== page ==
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The idea that learning can be fun, and fun can promote learning, is transforming attractions that once saw themselves as primarily either education- or entertainment-oriented. It’s even spawned a new word: edutainment.
The American Heritage Dictionary defines edutainment as “the act of learning through a medium that both educates and entertains.” In that definition, learning is the key element. We’d suggest that when applied to the location-based entertainment (LBE) industry, the emphasis is switched.
We define LBE edutainment as “events, programs and attractions where the entertainment qualities are the primary draw, with the learning or education being a byproduct.” We see edutainment as any entertainment that also delivers educational content in an entertainment format. It consists of two equally important parts: the format (entertainment) and the message/content (education).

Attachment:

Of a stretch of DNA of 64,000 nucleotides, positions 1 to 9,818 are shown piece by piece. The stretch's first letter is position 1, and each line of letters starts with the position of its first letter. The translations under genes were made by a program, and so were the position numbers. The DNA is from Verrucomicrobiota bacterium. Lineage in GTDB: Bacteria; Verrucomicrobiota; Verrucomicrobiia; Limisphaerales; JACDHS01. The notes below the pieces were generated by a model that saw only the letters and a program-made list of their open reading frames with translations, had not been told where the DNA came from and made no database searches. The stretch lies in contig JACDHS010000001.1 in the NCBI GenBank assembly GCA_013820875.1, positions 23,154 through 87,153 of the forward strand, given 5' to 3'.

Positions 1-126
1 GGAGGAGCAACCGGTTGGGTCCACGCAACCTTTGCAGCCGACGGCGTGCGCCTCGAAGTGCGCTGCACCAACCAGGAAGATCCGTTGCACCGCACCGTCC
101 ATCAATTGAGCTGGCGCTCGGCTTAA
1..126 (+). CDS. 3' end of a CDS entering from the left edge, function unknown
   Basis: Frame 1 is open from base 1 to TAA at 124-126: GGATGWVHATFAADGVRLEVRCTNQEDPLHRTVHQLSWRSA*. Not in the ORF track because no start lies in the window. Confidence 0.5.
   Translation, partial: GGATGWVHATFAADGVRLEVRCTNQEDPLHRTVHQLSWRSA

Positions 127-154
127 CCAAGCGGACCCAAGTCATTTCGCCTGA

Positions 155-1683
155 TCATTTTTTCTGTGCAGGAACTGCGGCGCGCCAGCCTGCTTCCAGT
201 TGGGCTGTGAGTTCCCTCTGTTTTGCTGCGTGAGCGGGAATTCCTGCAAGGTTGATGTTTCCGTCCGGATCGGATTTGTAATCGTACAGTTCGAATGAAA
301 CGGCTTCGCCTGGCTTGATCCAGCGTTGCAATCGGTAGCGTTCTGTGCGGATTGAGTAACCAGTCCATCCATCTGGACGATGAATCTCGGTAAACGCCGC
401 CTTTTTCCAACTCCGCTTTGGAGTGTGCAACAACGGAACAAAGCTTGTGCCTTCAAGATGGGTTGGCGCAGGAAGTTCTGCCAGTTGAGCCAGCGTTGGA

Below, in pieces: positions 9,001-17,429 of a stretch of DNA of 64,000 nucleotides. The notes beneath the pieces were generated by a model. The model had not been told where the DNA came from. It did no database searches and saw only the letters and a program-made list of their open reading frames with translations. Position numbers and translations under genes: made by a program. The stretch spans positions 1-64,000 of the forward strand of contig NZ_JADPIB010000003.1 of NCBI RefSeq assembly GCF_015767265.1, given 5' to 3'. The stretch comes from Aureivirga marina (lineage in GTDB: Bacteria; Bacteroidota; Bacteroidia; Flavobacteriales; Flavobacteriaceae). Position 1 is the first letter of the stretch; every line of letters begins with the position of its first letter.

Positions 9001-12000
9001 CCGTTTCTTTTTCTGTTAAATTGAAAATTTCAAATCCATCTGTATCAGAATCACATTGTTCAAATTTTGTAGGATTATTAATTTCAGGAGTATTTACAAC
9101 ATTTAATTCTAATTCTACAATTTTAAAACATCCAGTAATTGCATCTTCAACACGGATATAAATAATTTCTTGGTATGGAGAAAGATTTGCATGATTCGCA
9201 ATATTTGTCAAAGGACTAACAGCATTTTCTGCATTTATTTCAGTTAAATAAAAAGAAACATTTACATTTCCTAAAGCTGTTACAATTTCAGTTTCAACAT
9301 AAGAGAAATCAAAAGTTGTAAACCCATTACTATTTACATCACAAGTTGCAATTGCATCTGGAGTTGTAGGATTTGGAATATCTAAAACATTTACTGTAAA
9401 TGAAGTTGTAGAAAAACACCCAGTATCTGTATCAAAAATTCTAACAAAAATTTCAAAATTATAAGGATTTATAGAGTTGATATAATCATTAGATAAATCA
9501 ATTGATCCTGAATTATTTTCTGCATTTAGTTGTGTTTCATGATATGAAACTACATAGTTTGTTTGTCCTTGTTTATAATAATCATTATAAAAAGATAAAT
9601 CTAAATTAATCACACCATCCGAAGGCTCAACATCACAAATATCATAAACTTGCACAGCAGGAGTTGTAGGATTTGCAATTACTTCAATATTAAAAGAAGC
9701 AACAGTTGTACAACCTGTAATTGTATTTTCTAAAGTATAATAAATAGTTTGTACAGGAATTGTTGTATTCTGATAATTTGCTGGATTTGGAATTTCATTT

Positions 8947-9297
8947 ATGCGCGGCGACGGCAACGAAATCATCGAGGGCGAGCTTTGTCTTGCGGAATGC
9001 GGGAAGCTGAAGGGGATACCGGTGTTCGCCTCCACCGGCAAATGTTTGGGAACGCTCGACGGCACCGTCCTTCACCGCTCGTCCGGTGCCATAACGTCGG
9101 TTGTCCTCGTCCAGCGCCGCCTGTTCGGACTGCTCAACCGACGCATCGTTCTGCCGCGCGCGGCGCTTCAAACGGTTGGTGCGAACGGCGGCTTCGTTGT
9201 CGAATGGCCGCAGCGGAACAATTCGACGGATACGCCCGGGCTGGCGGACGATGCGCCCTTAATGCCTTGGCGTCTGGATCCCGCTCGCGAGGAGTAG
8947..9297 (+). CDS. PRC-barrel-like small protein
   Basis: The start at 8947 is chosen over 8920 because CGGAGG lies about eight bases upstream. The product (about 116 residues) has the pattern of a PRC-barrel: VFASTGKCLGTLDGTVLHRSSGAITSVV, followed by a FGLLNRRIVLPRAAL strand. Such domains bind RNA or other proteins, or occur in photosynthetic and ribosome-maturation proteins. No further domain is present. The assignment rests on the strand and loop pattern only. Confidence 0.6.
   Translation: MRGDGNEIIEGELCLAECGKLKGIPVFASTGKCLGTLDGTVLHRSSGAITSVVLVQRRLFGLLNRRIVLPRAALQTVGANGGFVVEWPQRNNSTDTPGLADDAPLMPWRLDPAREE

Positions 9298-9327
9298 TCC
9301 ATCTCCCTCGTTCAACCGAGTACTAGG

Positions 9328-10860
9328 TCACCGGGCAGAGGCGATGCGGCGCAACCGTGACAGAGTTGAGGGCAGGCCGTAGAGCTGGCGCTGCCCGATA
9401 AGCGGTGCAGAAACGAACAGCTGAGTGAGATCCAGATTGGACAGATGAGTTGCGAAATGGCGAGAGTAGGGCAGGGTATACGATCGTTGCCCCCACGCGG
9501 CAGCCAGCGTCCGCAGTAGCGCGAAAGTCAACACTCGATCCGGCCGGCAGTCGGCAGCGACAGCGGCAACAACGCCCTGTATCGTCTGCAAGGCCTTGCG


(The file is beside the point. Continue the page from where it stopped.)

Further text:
Our research indicates the first use of the word edutainment was for educationally oriented CD-ROM games used to teach children in an entertaining way. As best we can determine, our company was the first to apply the word in the LBE industry to describe the children’s play & discovery centers we starting producing for our clients in the mid-’90s, which we called ‘children’s edutainment centers.’ The articles we authored about edutainment centers published in industry magazines during the late ’90s imbedded the term into the industry’s lexicon.
Given a choice between just education, just entertainment, or a combination of the two, more LBE guests prefer the two-fer. A couple of examples: One survey of videogame manufacturers and designers found that they believe that a game with up to 50% educational content will still be perceived as entertainment. And many informal learning institutions like zoos, museums and botanical gardens are adding entertainment elements to their offerings in recognition of the greater appeal of this combination.